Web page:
• Tokyo Ghosts, by Rick Remender and Sean Murphy, where law is created by entertainment companies, as two constables are sent on a mission that takes them to the lost nation of Tokyo.
• From Under Mountains, a new series from Brandon Graham's 8House comics line, by Marian Churchland, Claire Gibson, and Sloane Leong. The fate of rival house is held in the hands of a knight, a thief, a lord's daughter, and several goblins and witches.
• Valhalla Mad, about gods returning to earth to party and discovering its many changes, by Joe Casey and Paul Maybury.
• Rumble by John Arcudi and James Harren, which Image describes as "like a scarecrow-Conan fighting in a Louis CK TV show directed by David Fincher."
• Southern Cross by Becky Cloonan and Andy Belanger. A woman takes a flight to Titan to investigate her sister's mysterious death.
• Descender: One robot tries to stay alive on a planet where androids are outlawed. By Jeff Lemire and Dustin Nguyen.
• Drifter: When a space transport crashes on an unknown planet, a frontier town arises on an alien word. By Ivan Brandon and Nic Klein.
• Injection, by Warren Ellis and Declan Shalvey, about the consequences of the world's increasing spiral into chaos.
• Intersect, by Ray Fawkes. Official summary: "Bodies shift and merge, warring with themselves. Blood rains from the skies. A child's song is translated into toxic, thought-destroying whispers. Everything is changing. Everything is wrong."
• The Humans, by Keenan Marshall Keller and Tom Neely, a group of… humans take a trip to oblivion. Both sex and bananas are involved, apparently.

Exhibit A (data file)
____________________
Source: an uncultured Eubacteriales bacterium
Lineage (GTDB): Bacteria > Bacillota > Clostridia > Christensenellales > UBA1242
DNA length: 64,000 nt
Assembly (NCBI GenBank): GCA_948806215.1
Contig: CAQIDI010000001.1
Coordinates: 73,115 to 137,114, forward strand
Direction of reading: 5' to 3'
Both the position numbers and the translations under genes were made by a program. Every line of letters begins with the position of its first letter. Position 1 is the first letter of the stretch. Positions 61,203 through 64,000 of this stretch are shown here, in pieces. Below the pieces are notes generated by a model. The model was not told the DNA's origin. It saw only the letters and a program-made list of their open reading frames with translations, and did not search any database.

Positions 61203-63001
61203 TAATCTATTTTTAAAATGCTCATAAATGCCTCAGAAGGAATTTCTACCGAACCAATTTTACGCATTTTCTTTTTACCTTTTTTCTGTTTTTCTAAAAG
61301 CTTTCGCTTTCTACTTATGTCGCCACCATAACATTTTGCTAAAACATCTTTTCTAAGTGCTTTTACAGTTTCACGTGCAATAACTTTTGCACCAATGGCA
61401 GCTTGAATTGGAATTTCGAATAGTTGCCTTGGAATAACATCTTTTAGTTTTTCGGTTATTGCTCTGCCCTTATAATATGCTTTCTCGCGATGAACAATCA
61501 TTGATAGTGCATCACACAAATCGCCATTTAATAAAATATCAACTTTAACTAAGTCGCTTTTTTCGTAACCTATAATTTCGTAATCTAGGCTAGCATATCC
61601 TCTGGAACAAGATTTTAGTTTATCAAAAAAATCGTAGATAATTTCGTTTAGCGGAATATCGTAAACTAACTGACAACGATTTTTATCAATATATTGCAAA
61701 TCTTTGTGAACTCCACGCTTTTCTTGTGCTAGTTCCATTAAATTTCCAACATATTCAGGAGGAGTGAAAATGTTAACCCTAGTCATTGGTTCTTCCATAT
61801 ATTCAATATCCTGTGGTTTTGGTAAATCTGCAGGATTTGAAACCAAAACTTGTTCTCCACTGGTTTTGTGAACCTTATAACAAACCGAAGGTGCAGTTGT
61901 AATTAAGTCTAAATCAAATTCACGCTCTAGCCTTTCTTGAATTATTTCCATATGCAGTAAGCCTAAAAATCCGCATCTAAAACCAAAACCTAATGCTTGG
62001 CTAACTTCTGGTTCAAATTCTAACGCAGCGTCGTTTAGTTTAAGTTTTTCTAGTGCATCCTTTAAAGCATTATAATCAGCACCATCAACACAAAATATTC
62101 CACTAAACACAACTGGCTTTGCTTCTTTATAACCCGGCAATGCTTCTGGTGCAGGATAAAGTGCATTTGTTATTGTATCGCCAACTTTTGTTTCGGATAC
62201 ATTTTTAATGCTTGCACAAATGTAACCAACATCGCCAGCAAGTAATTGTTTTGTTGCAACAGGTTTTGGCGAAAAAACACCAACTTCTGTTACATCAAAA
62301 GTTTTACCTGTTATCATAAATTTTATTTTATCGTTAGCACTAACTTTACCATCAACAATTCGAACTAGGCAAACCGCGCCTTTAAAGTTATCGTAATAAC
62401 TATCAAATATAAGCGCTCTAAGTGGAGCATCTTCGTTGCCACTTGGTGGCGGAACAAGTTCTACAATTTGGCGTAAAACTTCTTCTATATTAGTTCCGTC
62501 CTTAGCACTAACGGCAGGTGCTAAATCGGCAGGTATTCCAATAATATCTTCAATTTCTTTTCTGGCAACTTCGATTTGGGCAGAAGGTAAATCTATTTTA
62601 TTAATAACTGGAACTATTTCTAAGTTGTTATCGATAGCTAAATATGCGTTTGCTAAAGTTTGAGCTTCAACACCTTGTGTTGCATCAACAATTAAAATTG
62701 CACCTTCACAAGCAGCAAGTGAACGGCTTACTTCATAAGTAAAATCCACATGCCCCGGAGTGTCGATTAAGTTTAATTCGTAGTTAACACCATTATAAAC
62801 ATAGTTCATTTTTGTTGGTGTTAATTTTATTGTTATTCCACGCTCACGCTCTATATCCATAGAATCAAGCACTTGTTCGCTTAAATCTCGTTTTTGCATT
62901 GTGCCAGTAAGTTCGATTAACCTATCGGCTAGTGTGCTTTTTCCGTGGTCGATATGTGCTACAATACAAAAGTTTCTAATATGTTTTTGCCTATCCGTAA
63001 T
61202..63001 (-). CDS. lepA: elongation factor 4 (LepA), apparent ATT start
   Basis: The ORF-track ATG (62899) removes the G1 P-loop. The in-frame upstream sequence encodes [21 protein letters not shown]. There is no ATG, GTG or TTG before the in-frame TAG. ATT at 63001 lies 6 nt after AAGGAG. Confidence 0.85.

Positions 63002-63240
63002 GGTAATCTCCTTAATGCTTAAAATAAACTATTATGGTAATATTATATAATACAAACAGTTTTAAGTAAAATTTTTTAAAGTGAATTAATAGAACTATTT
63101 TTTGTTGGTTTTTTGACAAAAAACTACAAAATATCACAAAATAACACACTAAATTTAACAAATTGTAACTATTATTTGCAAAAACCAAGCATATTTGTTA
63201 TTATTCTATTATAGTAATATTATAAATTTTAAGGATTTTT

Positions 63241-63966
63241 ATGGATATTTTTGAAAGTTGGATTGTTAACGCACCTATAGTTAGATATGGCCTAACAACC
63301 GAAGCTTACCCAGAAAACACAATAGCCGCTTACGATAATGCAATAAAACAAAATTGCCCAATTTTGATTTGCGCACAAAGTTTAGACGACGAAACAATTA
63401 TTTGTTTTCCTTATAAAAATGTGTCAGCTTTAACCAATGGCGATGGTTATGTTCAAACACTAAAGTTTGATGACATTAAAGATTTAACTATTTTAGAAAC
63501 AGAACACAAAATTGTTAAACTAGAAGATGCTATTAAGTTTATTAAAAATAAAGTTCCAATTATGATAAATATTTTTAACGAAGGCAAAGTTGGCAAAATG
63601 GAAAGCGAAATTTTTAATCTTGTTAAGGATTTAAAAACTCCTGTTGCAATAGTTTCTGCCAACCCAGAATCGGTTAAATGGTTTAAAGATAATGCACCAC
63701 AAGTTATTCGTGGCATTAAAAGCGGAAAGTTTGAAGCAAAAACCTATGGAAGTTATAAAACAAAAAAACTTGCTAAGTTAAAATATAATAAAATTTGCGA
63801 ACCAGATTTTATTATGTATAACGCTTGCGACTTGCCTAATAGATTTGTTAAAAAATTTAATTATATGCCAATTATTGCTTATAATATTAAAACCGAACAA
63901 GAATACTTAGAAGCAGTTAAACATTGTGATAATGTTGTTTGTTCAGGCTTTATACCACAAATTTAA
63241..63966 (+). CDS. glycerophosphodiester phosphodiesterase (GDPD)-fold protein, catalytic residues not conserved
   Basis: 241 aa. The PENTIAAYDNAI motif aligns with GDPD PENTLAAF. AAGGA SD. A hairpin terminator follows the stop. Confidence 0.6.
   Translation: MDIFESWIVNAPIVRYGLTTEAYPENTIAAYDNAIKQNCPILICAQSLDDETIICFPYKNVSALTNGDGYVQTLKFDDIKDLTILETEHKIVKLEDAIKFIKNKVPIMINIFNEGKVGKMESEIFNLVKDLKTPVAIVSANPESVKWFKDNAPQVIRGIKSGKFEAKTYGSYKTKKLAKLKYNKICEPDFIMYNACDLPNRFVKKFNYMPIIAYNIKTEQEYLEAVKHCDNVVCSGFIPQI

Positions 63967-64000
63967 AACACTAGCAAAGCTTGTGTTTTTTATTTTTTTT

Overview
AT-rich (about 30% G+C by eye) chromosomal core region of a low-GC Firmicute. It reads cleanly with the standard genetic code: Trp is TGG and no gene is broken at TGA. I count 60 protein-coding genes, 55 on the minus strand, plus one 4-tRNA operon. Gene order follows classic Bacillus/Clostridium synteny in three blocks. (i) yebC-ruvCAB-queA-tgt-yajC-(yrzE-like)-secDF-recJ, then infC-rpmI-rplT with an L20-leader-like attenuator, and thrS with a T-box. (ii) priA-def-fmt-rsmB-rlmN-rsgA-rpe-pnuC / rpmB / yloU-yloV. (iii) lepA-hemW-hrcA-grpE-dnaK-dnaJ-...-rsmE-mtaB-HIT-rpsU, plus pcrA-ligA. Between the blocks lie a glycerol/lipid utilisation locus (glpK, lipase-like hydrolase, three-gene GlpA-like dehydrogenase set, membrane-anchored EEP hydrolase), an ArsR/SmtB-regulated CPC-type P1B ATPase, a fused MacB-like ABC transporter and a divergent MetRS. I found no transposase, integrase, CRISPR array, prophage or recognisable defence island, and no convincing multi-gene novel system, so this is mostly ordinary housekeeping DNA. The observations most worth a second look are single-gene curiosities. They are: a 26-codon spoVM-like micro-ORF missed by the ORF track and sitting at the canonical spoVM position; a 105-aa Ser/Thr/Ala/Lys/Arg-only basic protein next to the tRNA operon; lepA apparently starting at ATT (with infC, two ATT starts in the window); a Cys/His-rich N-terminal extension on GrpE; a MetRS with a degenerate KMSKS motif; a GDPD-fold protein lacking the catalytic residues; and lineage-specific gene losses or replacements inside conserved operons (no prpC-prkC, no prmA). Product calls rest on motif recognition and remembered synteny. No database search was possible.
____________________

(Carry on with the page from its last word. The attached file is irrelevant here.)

• Tooth and Claw, by Kurt Busiek and Ben Dewey — a group of wizards summons a champion from beyond to save their world, but accidentally make things much, much worse.
• Invisible Republic, by Gabriel Hardman and Corinna Bechko, which "explores the secret history of one man's rise to power after an unspeakable act of violence elevates him to folk-hero status on a war-torn planet seeking independence."
Boom is cornering the market on comic adaptations of awesome '80s movies starring Kurt Russell; they'll begin an ongoing series based on Escape from New York, set immediately after the movie's final scene, and will follow Snake Plisskin as he discovers the state of the rest of America. They'll also be co-publishing the Trek/PotA crossover with IDW.
The long-awaited sequel to the hit movie Fight Club will finally arrive in 2015, thanks to Dark Horse Comics. The 10-issue series, written by author Chuck Palahniuk with art by Cameron Stewart, stars the narrator, Tyler Durden, Marla Singer, and the narrator's 9-year-old son, in which the narrator pretty much perpetrates the same mistakes his own father made.
Titan announced six new series; I'll let the official press release describe them: "1) alien planet adventure Thunder Hunter by Mark A. Nelson; 2) teenage horror Gravestown by Roger Gibson and Vince Danks, which is described as "a twisted The Lion, The Witch & The Wardrobe"; 3) environmental horror Surface Tension by Jay Gunn; 4) manga-infused police thriller Man Plus by André Lima Araújo; 5) turn of the century adventure Adler: Woman of Mystery by Lavie Tidhar and Paul McCaffrey, featuring Sherlock Holmes femme fatale Irene Adler, and 6) spy actioner Scarlett Couture by Des Taylor." Let's see if they can do Irene Adler right, huh?